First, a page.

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by Leigh MacMillan | Posted on Friday, Oct. 7, 2011 — 5:37 PM
Aflatoxins – carcinogenic toxins produced by fungi – contaminate food. Aflatoxin B1 has been implicated in the development of human liver cancer.
A metabolite of aflatoxin B1 reacts with DNA, forming adducts that cause mutations. To understand how different chemical forms of such adducts induce differing levels of mutations, Surajit Banerjee, research fellow Kyle Brown, Martin Egli, professor of biochemistry, and Michael Stone, professor of chemistry, examined how a DNA polymerase replicated DNAs that included different aflatoxin adducts. They obtained the first structures showing how aflatoxin B1 adducts interact with a DNA polymerase.
They report in the Aug. 17 Journal of the American Chemical Society how the ability of the polymerase to bypass aflatoxin-induced DNA damage depends upon its specific chemical form, and how this relates to the structure of the adduct within the enzyme active site. The findings could provide insight into aflatoxin’s cancer-causing mechanisms.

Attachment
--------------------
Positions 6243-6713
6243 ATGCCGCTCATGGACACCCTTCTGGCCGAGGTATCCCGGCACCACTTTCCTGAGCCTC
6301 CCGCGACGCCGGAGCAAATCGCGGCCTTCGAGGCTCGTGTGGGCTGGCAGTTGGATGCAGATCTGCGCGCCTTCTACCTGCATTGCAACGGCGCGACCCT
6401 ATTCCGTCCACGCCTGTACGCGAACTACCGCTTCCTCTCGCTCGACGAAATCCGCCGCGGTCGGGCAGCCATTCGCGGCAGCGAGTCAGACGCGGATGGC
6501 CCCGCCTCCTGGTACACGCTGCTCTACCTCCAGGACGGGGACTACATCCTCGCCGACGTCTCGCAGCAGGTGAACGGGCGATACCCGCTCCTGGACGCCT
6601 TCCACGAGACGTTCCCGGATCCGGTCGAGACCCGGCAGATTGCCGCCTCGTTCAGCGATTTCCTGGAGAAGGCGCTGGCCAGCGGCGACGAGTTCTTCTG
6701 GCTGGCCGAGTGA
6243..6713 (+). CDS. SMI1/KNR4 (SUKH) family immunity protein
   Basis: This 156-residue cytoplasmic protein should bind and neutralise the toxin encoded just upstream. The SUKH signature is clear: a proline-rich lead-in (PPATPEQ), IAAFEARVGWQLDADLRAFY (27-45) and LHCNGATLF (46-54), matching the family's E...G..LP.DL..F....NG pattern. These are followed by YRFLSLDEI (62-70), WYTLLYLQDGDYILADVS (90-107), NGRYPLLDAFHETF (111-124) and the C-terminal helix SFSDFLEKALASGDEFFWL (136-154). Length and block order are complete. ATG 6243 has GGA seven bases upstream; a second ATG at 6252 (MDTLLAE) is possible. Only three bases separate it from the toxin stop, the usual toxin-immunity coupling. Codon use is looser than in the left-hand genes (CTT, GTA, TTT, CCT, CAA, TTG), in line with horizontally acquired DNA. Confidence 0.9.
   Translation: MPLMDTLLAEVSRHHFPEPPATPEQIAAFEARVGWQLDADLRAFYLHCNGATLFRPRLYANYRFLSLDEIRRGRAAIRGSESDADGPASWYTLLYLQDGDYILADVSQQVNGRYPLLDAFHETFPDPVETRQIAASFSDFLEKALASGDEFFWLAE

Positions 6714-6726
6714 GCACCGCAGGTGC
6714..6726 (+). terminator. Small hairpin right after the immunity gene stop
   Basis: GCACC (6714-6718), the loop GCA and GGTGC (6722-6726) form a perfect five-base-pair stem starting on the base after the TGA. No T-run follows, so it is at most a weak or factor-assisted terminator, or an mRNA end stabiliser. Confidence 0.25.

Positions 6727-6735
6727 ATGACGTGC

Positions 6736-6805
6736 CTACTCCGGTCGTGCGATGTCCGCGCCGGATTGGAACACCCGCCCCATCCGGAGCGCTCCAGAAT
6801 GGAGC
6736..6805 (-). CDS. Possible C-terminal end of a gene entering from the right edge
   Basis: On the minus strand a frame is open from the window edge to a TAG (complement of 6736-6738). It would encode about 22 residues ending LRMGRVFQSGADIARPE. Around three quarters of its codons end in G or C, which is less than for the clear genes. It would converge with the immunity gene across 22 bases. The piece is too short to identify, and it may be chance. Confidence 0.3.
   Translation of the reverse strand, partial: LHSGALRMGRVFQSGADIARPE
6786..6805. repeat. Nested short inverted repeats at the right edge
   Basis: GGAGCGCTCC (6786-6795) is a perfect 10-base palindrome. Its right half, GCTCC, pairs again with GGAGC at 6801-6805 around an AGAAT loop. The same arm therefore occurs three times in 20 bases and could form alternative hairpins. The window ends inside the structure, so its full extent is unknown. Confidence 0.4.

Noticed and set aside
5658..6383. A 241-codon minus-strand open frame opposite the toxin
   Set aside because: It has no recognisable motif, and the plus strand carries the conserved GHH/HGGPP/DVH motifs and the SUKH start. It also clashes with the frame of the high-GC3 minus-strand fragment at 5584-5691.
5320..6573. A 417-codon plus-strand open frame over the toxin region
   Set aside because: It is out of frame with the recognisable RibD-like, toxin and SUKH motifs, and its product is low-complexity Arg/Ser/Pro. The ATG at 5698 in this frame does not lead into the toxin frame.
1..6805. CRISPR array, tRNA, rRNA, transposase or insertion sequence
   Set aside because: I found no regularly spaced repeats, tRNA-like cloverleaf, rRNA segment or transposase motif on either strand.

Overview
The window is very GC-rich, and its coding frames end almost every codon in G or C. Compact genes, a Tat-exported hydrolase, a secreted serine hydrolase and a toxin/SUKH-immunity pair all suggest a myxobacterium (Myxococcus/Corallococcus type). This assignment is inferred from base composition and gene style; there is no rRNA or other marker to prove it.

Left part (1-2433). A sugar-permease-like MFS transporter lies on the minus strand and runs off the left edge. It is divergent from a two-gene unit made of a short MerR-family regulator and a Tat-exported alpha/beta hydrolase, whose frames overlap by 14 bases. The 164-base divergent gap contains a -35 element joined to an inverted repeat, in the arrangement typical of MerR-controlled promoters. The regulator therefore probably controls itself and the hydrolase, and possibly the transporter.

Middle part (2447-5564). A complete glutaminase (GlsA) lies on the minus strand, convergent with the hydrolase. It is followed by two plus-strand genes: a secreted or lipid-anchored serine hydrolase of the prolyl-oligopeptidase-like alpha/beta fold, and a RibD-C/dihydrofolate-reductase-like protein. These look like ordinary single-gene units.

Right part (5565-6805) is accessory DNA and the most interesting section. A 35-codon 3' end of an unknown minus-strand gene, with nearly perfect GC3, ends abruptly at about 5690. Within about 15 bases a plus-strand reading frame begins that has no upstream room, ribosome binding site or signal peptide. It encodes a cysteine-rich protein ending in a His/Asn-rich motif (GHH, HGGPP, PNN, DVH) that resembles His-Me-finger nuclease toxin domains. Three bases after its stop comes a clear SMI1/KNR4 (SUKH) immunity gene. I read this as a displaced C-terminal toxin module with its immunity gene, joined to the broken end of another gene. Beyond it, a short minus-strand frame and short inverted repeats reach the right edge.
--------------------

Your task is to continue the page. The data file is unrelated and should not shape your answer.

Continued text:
This research was supported by the National Cancer Institute, the Vanderbilt University Center in Molecular Toxicology, and the Vanderbilt-Ingram Cancer Center.
Leigh MacMillan, (615) 322-4747
Health and Medicine, Reporter, Research Aliquots, biochemistry, chemistry, DNA, fungus, Kyle Brown, Martin Egli, Michael Stone, NCI, Surajit Banerjee, Vanderbilt University Center in Molecular Toxicology, vicc
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